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Offline SiFi

  • Navigator/Serial Killer

  • Joined: Feb 2006

  • Location: Adelaide

THREE Porsches and a latest model Toyota are among the luxury cars being pawned by eastern suburbs (in Adelvegas) business people to keep their companies afloat.

Dozens of expensive items, including the cars, boats and plasma TVs, have been taken into Norwood pawnbroker Cash ‘N’ Trade in recent months as collateral in exchange for a money loan.

Cash ‘N’ Trade owner Matthew Fuller said he was servicing a “new breed” of clientele who had overspent and could not get a bank loan due to the economic downturn.

“Business people who hadn’t previously needed money have maxed out their overdrafts and they’re finding it difficult,” Mr Fuller told the Eastern Courier last week.

“Consequently they’re bringing in more expensive items, like Porsches, iPods and that sort of thing, to get some cash flow while waiting for debtors to pay them.

“This is all beneficial for my business but perhaps it’s a sign of harder times.”

The customers are given a loan for about half of what their goods are worth at an interest rate of 15 to 30 per cent but if they fail to repay the money within a month their valuables go on sale.

In the past three months straight cash loans at the Cash ‘N’ Trade had also increased by 15 per cent, particularly “bigger loans” near the $10,000 mark, Mr Fuller said.

He said the majority of his customers were “gainfully employed” but needed short-term finance because of a small default against their name. Other “more disadvantaged” clients sought loans “just to maintain the basics of life”. He said about 40 per cent of people who pawned their valuables never collected them.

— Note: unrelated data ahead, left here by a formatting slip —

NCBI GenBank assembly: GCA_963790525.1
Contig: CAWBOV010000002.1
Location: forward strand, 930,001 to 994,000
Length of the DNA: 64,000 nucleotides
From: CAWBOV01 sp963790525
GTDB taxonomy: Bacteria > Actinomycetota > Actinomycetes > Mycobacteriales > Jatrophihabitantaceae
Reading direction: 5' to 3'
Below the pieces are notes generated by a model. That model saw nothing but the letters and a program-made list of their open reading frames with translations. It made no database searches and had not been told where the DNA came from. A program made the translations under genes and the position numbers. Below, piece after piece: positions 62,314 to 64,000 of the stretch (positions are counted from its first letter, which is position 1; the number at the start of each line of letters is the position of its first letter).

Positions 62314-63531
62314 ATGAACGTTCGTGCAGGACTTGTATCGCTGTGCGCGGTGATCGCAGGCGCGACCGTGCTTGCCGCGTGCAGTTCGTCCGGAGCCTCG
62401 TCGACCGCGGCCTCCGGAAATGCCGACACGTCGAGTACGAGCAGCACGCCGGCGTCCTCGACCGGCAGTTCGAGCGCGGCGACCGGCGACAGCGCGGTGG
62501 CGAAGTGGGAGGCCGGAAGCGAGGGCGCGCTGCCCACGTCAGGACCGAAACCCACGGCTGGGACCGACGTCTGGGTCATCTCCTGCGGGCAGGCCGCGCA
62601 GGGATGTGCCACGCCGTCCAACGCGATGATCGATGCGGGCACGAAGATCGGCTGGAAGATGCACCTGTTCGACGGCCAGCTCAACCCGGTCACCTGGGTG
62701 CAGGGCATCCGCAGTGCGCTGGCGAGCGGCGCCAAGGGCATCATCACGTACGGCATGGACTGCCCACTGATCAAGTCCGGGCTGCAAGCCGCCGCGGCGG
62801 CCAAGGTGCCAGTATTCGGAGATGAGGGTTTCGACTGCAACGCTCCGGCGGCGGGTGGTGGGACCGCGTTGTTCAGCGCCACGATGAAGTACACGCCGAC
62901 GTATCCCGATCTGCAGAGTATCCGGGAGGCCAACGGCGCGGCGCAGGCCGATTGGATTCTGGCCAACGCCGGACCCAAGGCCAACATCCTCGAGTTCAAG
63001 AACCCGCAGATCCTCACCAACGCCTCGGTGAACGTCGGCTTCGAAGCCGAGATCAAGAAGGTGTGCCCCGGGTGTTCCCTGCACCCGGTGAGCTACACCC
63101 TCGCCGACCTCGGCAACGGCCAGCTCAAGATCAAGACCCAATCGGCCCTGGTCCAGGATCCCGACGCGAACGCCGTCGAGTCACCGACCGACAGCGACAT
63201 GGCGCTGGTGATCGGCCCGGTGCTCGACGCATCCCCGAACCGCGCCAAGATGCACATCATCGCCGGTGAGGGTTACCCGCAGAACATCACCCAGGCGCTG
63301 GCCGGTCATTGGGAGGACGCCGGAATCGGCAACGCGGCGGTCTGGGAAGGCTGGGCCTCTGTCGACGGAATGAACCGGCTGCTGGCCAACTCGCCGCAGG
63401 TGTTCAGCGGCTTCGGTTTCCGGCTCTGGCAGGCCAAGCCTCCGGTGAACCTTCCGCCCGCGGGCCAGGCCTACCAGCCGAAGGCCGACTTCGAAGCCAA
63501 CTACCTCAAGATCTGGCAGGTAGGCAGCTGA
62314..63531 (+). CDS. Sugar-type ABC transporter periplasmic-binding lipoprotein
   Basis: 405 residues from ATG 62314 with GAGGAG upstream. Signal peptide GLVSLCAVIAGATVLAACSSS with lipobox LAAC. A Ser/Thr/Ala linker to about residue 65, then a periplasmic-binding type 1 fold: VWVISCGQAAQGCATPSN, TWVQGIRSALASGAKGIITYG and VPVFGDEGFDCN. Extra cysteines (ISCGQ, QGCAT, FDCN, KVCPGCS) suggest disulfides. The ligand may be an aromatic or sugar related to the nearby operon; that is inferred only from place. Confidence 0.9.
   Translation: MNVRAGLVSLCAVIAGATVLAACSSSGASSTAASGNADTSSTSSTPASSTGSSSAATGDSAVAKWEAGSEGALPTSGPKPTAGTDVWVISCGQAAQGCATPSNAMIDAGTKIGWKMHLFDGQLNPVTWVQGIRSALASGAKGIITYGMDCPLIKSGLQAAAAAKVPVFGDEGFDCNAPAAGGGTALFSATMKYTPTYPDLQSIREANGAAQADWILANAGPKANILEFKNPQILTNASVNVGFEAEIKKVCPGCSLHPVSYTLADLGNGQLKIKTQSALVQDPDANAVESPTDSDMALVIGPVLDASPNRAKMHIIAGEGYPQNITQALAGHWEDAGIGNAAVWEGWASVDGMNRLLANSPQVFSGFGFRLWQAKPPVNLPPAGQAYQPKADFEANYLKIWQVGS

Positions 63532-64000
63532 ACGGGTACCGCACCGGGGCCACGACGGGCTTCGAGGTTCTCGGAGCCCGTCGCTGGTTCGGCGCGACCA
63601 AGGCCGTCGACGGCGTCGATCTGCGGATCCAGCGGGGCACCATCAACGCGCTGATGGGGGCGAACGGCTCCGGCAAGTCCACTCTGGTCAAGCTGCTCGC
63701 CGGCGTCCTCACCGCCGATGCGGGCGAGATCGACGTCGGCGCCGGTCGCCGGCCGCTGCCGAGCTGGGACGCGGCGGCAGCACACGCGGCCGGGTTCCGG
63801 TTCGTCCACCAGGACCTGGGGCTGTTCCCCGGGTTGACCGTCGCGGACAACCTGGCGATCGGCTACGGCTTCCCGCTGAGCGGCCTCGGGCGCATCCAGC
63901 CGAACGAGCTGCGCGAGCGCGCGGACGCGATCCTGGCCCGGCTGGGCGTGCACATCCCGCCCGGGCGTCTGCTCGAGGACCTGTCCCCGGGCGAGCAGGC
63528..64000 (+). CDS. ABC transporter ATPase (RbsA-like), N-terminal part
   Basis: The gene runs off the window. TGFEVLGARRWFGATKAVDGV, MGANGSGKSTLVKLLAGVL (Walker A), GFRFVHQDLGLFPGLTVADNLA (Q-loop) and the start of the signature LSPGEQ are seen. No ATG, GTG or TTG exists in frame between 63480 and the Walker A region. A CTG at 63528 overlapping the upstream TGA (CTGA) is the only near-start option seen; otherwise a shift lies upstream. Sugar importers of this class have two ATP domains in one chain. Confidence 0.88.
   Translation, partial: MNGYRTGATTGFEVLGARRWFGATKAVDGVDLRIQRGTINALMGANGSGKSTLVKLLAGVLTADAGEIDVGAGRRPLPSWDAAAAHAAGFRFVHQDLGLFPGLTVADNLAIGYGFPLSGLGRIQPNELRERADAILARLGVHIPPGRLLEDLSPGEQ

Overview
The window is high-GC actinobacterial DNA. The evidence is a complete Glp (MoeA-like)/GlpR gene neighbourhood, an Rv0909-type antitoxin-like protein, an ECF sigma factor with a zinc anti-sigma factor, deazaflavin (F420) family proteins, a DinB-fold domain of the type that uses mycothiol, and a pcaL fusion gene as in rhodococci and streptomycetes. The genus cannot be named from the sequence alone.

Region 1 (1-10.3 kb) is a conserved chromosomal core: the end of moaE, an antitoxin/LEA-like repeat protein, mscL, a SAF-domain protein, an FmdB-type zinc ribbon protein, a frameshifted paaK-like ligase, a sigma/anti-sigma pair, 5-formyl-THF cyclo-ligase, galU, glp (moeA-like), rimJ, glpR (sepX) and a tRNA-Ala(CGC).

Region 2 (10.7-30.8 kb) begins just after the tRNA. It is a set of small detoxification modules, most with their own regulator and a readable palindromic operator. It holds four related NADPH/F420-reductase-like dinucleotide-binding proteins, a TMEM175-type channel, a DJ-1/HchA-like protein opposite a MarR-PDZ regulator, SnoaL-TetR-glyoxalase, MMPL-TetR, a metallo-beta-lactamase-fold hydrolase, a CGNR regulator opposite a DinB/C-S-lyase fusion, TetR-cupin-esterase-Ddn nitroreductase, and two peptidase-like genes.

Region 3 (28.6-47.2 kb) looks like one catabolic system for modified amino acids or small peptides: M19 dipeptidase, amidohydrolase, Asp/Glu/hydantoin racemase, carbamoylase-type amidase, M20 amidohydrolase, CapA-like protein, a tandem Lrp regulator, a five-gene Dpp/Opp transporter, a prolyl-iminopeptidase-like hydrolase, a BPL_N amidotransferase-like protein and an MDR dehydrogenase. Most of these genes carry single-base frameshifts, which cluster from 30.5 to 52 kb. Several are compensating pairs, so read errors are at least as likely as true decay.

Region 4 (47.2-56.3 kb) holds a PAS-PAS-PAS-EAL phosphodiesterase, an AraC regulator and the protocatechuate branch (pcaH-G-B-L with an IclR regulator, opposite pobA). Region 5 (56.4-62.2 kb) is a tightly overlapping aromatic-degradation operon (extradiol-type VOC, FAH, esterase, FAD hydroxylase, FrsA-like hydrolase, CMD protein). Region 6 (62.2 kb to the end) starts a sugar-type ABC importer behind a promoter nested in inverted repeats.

“That’s why if someone brings in a $100 TV I’d lend them about $50 because you’ve got to factor in that you’ll probably have to try to sell it.” Pawnbrokers Guild of Australasia chairman Chris Planeta said pawning luxury cars was not the average trend although it “probably did fit” the eastern suburbs clientele. “Perhaps a couple of the big boys might be hitting a financial snag and have to pawn their expensive vehicles,” he said.

Mr Planeta said most pawnbrokers were reporting a downturn in business because people had “nothing of value” to pawn and were turning to money lenders instead. Cash Converters national marketing manager Glenn Donaldson said there had not been any change in the type of products being pawned or in the type of people using their service.

“Our growth has remained modest and we haven’t seen any real change in business because of the current economic situation,” he said.

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